Marin Voice: Why Drakes Bay Oyster Co. continues to fight
By Peter Prows, Zachary Walton, and Ryan Waterman
Guest op-ed column
Posted: 09/13/2013 06:38:00 PM PDT
Drakes Bay Oyster Company on Drakes Estero in the Point Reyes National Seashore, Calif. on Nov. 21, 2012.(IJ archive/Jocelyn Knight) Jocelyn Knight
IMAGINE applying to renew a business permit for your family’s 80-year-old grocery store. Imagine also that the government denies your permit, giving a reason that is outrageous (“our policy prohibits issuing permits to people of your skin color”), bizarre (“we can’t give you a permit because the moon is made of green cheese”), or just plain wrong (“all grocery stores are now illegal”).
Shouldn’t you be able to challenge that decision in court?
According to last week’s majority opinion by the Ninth Circuit Court of Appeals in the Drakes Bay Oyster Co. case, the answer is “no.” So long as an agency does “not violate any statutory mandate,” the majority wrote, “it is not our province to intercede” in a government agency’s “discretionary decision.”
Put more bluntly, the majority is saying that agencies can make any decision they want, no matter how outrageous, bizarre or wrong, so long as they fill out the right forms in doing so.
We believe the majority’s opinion is wrong and dangerous to our system of judicial review.
That is why Drakes Bay will request a review of the opinion from the full Ninth Circuit Court of Appeals.
The oyster farm will remain open while that challenge is decided.
After the Lunny family invested hundreds of thousands of dollars in the oyster farm in 2004, the National Park Service told them that wilderness laws “mandated” that the farm be closed when its lease expired in 2012.
Former Secretary of the Interior Kenneth Salazar said much the same thing last November when he denied the farm a new permit: He thought issuing the permit would “violate” the wilderness laws, and that denying the permit would “effectuate” the congressional policy behind those laws.
The Lunnys concluded that this interpretation of those laws was wrong.
For one thing, the oyster farm’s lease from the government has a renewal clause. For another, the Lunnys knew the law supported continued oyster farming.
After all, the Point Reyes National Seashore was created to preserve agriculture in West Marin, not destroy it.
There is no longer any doubt that the Lunnys were right.
As Judge Paul Watford (an Obama appointee) noted in his powerful dissent, nothing “in the text” of the wilderness laws, or in the contemporaneous debate over those laws, supports the government’s current interpretation.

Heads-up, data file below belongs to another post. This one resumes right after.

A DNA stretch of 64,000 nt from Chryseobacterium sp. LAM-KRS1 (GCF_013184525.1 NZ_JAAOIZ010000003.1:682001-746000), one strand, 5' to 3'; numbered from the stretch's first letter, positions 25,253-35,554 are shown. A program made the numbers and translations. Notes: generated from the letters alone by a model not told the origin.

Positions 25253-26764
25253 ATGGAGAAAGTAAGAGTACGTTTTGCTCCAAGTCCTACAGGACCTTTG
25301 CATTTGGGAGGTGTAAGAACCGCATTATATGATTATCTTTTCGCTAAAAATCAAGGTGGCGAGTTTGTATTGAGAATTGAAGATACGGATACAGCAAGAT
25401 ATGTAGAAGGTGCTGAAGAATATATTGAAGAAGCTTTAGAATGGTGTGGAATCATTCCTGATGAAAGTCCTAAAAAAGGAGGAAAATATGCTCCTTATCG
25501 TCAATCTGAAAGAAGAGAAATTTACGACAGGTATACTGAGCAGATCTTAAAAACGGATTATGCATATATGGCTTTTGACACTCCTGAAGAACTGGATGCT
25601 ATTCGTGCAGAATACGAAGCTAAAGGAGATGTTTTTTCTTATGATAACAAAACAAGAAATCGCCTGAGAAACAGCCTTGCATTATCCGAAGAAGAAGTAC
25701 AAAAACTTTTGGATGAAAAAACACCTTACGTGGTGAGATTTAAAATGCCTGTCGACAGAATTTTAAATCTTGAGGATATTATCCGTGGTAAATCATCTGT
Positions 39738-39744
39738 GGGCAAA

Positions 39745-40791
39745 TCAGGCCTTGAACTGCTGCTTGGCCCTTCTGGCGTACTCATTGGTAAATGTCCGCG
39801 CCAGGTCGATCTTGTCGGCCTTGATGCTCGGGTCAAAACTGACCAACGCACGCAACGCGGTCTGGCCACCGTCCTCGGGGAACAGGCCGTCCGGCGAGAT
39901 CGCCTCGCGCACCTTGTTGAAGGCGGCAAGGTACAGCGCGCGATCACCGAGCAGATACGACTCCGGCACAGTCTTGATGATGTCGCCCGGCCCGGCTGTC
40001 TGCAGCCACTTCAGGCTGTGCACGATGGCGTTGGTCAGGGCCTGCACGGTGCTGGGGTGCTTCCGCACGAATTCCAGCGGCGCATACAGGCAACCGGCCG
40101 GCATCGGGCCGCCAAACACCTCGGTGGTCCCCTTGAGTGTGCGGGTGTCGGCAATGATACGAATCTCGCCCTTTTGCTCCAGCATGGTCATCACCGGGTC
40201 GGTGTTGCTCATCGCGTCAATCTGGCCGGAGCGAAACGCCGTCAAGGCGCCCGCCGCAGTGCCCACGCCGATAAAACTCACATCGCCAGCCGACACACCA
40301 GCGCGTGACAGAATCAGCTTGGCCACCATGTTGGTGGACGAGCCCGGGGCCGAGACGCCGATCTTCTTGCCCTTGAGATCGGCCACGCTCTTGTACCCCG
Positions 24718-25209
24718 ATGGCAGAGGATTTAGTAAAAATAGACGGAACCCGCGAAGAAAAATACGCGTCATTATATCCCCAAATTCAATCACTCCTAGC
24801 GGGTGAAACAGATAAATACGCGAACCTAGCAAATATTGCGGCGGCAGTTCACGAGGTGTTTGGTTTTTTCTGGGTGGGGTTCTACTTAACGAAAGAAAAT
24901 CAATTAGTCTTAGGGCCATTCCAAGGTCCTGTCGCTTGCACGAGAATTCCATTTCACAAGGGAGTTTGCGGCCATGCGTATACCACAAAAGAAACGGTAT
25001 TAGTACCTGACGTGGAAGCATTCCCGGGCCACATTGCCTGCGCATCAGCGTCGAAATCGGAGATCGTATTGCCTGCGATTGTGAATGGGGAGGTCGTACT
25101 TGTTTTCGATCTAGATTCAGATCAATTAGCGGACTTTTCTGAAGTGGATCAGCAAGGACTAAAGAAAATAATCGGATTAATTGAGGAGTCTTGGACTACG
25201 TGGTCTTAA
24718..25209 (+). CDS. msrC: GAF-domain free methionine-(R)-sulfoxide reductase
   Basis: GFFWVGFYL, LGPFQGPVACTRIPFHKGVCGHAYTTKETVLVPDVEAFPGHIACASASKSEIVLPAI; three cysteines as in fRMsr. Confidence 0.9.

“All indications are,” Judge Paul Watford wrote, “that Congress viewed the oyster farm as a beneficial, pre-existing use whose continuation was fully compatible with wilderness status.”
In his view, the government has been “bizarrely” misinterpreting the wilderness laws since 2004. All three legislators actively involved when the wilderness laws were enacted — former Rep. Pete McCloskey, former Assemblyman Bill Bagley and former Rep. John Burton — have been saying this all along.
Tellingly, the majority opinion never argues that the government’s current interpretation of the wilderness laws is correct. “Nor could it make that argument with a straight face,” wrote Judge Watford, given the “clear legislative history” supporting the oyster farm.
The majority’s main disagreement with the dissent is whether courts have the power to second-guess Secretary Salazar’s decision based on his misinterpretation of law.
The majority asserted that the courts “lack jurisdiction” to correct an agency’s misinterpretation of law. The dissent reasoned that agency decisions driven by a misinterpretation of law must be overturned as “arbitrary and capricious”.
The full Ninth Circuit will soon have the chance to reconsider the issue.
At stake is whether courts can hold agencies accountable for their misguided decisions, or whether agencies can abuse their power with impunity.
Peter Prows is an attorney with Briscoe, Ivester and Bazel LLP in San Francisco. Zachary Walton is an attorney with SSL Law in San Francisco. Ryan Waterman is an attorney with Stoel Rives LLP in San Diego. They are members of the legal team representing the Drakes Bay Oyster Co.